This Thanksgiving is the first one without Dad.  We are doing it differently this year, still with family and good food.  I have no doubt that it will be a good holiday.

What I will miss the most is his prayer just before a meal like the one we will have tomorrow.  Dad would often give thanks.  And many times over the years I know that I am not the only one who would be teary eyed when he finished.  His heartfelt prayers touched us all deeply.

Yes, it will be odd not having him there, but when we did have him with us he blessed us all.  And for this I am truly thankful.

May your Thanksgiving be filled with love and peace.

Common Ground

In my spiritual formation program at Souljourners I recently sat listening to a talk about various religions and the effects of the Reformation movement.  I was staring at the white board where the speaker had created a table and labeled the columns with the names of some religions, and then told us about certain aspects of each one that had been impacted by major events…all about five hundred years ago.

The goal was to show us how changes affect how we practice our religions, how after a while something gets stale, or in the words of another presenter…things begin to look a little funny.  When that staleness happens, when we don’t like the way things are going, eventually we move and change how we do things.

There have been, and continue to be, many re-formations.

As I looked at that table drawn on the white board, I saw the labels attached to these different ways of practicing faith. I heard the descriptions telling the practices of each one. I became aware that many of the women and men in the room with me at this presentation came from some of these different groups. One group member made the comment that fifty years ago it would have been unheard of for a group such as ours to meet together, let alone meet at the monastery where we sat together that day. And that simple, wise observation had a great impact on me.

What I heard in my heart as I read the descriptions on the board was that in spite of those labels (man made labels) all the people in those groups have one thing in common: belief in the higher power we call God.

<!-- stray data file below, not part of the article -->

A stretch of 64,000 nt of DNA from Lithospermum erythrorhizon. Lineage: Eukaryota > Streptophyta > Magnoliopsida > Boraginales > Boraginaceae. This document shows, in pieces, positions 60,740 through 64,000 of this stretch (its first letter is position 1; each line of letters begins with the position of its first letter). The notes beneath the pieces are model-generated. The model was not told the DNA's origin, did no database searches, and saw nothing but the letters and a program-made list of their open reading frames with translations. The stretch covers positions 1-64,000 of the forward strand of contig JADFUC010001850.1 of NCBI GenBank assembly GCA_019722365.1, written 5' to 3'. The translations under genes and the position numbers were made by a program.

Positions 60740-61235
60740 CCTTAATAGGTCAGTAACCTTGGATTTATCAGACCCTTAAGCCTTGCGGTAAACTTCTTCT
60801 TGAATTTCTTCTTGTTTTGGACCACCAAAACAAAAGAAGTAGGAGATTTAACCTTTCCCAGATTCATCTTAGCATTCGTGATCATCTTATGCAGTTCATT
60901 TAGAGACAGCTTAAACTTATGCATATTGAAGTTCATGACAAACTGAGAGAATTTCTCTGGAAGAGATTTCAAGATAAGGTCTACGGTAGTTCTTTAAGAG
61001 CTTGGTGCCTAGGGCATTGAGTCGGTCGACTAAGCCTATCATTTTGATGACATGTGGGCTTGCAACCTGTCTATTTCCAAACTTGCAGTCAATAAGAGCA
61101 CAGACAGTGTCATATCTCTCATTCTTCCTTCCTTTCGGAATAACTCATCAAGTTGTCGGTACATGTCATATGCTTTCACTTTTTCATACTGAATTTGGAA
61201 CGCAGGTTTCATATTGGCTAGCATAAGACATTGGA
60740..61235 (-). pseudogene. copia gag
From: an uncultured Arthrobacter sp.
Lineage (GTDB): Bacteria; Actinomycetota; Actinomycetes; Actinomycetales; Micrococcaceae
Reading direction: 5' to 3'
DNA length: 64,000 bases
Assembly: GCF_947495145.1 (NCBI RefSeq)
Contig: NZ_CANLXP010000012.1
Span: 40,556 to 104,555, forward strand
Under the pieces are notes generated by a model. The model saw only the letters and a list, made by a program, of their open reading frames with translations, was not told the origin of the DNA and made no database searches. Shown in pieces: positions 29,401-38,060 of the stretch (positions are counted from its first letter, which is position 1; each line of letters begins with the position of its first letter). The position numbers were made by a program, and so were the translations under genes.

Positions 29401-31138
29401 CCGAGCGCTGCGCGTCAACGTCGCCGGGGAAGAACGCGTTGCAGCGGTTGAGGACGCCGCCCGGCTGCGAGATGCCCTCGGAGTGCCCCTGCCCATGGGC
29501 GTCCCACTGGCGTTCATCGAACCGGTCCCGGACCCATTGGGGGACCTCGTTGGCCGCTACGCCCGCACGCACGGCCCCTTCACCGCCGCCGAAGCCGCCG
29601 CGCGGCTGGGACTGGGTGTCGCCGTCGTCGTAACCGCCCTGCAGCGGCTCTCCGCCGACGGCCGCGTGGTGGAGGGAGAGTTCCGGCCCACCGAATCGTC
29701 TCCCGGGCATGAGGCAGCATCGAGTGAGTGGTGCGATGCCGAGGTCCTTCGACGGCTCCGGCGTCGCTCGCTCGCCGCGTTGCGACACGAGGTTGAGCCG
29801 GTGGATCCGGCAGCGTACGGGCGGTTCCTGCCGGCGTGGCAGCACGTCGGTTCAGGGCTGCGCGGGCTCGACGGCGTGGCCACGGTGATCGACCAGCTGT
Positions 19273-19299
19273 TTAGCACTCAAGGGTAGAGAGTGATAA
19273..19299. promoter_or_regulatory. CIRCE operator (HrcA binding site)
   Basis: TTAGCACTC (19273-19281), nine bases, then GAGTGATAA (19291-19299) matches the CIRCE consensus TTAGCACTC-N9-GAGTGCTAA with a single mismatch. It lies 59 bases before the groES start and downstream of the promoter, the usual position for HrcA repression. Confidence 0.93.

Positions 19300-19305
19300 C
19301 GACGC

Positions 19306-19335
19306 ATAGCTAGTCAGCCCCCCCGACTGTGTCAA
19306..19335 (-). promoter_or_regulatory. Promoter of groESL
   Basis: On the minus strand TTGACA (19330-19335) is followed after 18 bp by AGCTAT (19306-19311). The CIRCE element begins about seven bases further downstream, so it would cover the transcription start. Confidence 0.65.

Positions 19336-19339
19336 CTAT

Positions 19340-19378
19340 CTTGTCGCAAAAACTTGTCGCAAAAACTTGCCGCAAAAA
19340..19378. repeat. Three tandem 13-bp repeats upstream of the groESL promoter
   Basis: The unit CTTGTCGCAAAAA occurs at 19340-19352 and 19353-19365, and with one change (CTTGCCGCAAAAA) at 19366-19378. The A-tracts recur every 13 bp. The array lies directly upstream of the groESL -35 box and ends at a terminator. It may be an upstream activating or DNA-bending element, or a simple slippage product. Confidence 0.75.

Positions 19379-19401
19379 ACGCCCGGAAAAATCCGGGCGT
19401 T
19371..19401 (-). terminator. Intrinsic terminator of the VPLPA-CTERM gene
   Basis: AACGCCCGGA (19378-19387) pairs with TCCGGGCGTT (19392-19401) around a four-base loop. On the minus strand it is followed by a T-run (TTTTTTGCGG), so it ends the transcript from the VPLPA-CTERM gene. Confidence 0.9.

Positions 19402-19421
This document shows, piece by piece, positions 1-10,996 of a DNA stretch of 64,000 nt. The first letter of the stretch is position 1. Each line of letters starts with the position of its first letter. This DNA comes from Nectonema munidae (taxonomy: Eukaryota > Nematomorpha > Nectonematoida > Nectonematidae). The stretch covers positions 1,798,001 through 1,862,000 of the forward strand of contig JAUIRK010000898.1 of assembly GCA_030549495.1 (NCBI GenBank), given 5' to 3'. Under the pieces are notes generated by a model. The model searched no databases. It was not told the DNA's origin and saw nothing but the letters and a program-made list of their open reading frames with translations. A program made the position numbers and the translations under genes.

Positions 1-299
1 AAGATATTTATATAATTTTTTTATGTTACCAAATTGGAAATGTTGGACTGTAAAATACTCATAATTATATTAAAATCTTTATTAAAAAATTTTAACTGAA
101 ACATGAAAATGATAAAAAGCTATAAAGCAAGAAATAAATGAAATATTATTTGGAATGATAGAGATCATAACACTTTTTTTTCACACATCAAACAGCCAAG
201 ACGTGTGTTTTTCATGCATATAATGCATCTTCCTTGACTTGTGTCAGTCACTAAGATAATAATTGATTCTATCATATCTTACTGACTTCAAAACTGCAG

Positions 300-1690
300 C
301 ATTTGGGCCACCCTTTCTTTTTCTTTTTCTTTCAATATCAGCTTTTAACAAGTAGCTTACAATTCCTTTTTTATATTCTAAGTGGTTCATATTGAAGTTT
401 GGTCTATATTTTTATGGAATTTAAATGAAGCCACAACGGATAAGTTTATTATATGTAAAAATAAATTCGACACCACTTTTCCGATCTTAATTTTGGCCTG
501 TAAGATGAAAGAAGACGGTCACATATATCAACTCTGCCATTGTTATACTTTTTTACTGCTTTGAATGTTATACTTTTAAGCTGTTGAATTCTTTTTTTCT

That is the common ground that I saw that day.

But there is more to this story.

You, my readers, know from following this blog for a while now, that I seldom, if ever, speak up about politics. And even given the events of this week I am not here to promote my own beliefs upon you or anyone else.

What I do want to speak to is the common ground that we share as human beings.

First, we all breathe air. I had to remind myself of that earlier today when all the stress of this week was really bothering me, and I was trying to rest. The only way I could get my mind off all of it was to remember simply to breathe. Breathe in and inhale all that love, then send out love when you exhale. Those words became my mantra.

We live beneath the same big sky. We stand on the part of the earth set aside as America. The same sun and moon light our nights and days. We are women, men, daughters and sons, mothers and fathers, sisters and brothers, friends and strangers. We want so many of the same “things”, not all of them material. We may have families, we may be alone, we may be religious or not. We are all precious souls, and our lives are important no matter how we look, what we believe, how we vote, if we vote, where we live, our sexual orientation, our income, our military status, homeless or not.

Take away all the labels and look at each other.

Let’s think of what we have in common, and celebrate that. It’s a place to start.  A place where healing can begin.